Canada's sports integrity watchdog is pushing for stronger policies to prevent competitive manipulation and match-fixing at all levels of competition.

The Canadian Centre for Ethics in Sport issued its first draft of a new program to prevent competition manipulation on Wednesday, the same day that the NBA banned former Toronto Raptors backup centre Jontay Porter for his role in betting irregularities around his on-court performance. Jeremy Luke, the CEO of the sport integrity body, said he hopes Porter's case is a wake-up call to Canadians.

“People are becoming more aware of this risk, or at least aware of this risk now,” said Luke on Thursday. “It's really important that we put in place mechanisms to prevent, or at least to mitigate, the risk as much as we possibly can.”

The NBA found that Porter violated its rules by disclosing confidential information to sports bettors, limiting his own participation in one or more games for betting purposes, and betting on league games. Luke said that Porter's strong punishment wasn't surprising.

“I thought (the NBA) needed to take significant action in this particular case, but I wasn't also surprised with the situation itself,” said Luke. “The legalization of single event sport betting and the proliferation of advertising certainly increases the risk for competition manipulation.”

The CCES held symposiums on the dangers of competition manipulation and match-fixing in 2019 and 2023, issuing white papers after each one that called for stronger federal policies around sports betting. The 2019 report was issued before Canada legalized sports betting and the 2023 file built on those original findings.

The Canadian Program to Prevent Competition Manipulation draft issued this week was co-authored by CCES and the Canadian Olympic Committee, with a working group that included national sports organizations for badminton, basketball, cross-country skiing, curling, hockey, racquetball, soccer, speedskating and squash, as well as Sports Canada and AthletesCAN.

The proposed national policy includes comprehensive educational programming targeted at athletes, coaches, and other participants. If adopted, it would empower CCES to administer the policy on behalf of any sport organizations that sign on.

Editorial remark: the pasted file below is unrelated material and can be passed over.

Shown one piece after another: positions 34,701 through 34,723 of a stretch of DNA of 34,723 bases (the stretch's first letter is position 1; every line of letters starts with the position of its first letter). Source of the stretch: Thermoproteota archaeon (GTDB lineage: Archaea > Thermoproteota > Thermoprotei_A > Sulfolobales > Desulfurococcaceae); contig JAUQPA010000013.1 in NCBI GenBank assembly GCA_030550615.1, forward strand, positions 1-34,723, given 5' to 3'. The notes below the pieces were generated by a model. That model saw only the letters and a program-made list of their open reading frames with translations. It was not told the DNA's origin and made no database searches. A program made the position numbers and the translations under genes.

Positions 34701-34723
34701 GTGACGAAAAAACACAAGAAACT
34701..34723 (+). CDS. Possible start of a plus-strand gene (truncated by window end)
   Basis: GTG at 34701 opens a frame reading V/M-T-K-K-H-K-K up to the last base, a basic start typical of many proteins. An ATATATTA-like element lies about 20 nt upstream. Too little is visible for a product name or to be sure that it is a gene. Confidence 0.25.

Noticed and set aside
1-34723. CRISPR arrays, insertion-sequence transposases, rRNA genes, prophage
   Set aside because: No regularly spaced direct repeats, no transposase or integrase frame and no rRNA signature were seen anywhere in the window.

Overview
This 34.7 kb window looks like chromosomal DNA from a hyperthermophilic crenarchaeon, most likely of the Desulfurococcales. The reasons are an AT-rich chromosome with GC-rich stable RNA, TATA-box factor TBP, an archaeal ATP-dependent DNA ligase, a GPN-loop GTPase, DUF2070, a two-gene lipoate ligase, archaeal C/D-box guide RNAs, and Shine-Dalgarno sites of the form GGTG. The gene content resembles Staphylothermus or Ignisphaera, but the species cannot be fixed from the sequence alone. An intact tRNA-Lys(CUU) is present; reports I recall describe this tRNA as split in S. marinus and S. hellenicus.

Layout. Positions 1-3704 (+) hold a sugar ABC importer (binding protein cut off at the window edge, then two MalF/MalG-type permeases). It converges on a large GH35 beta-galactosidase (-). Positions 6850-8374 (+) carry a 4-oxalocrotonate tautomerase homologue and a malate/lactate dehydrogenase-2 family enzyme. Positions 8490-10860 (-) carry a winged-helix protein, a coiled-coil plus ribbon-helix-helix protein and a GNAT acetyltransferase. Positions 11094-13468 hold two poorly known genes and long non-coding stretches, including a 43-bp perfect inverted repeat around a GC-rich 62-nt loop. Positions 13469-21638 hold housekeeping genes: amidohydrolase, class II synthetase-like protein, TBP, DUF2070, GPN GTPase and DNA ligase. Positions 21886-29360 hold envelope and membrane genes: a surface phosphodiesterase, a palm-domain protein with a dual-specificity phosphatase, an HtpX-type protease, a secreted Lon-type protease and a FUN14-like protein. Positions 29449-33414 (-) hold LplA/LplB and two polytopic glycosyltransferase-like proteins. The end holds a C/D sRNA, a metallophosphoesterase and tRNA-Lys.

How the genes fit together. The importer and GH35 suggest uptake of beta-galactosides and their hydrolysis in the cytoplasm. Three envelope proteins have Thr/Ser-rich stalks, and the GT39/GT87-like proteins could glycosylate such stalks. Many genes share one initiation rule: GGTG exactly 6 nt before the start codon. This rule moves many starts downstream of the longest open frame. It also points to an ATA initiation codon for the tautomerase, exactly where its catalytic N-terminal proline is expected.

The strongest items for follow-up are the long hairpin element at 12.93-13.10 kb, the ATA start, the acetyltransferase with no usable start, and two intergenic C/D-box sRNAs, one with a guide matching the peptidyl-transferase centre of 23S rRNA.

“That's similar to the way that anti-doping works in Canada, where you have one organization (CCES) that's independent from sport that administers the policy on behalf of sport,” said Luke. “That way you can have confidence that the organization has the necessary authority and can move forward with the disciplinary proceedings that might be necessary,.”

According to NBA investigators, among other infractions, Porter feigned illness to pull himself out of a Raptors game in Toronto to affect bets placed on his performance.

The Alcohol and Gaming Commission of Ontario, which oversees sports betting in the province, said that an Ontario Provincial Police bureau embedded within that agency was investigating the Porter case. An AGCO spokesman cited Section 209 of the Criminal Code of Canada, which prohibits “cheating while playing a game or betting with intent to defraud someone.”

The CCES and other experts on competition manipulation say that Section 209 is not robust enough.

The CCES's white papers and draft policy call on Canada to sign The Council of Europe Convention on the Manipulation of Sports Competitions, better known as the Macolin Convention after the Swiss city where it was written. That multilateral treaty aims to prevent, detect, and punish match-fixing in sport and is open to all countries - Australia, as an example, is a non-European signatory - and requires all members of the convention to have clearly articulated laws about competition manipulation.

“Having law enforcement involved in these situations is quite helpful from the perspective of sharing of information, from the perspective of potentially organized crime being involved in this type of activity,” said Luke. “Given the volume of money that is being wagered on sport, which can attract that type of situation, and given the serious safety issues that could result from that, making sure that we have laws that can deal with this and making sure that we have a framework in place where betting operators and regulators can report things, and the police can take action or law enforcement can take action effectively on it, I think is important.”

- With files from Allison Jones in Toronto.

This report by The Canadian Press was first published April 18, 2024.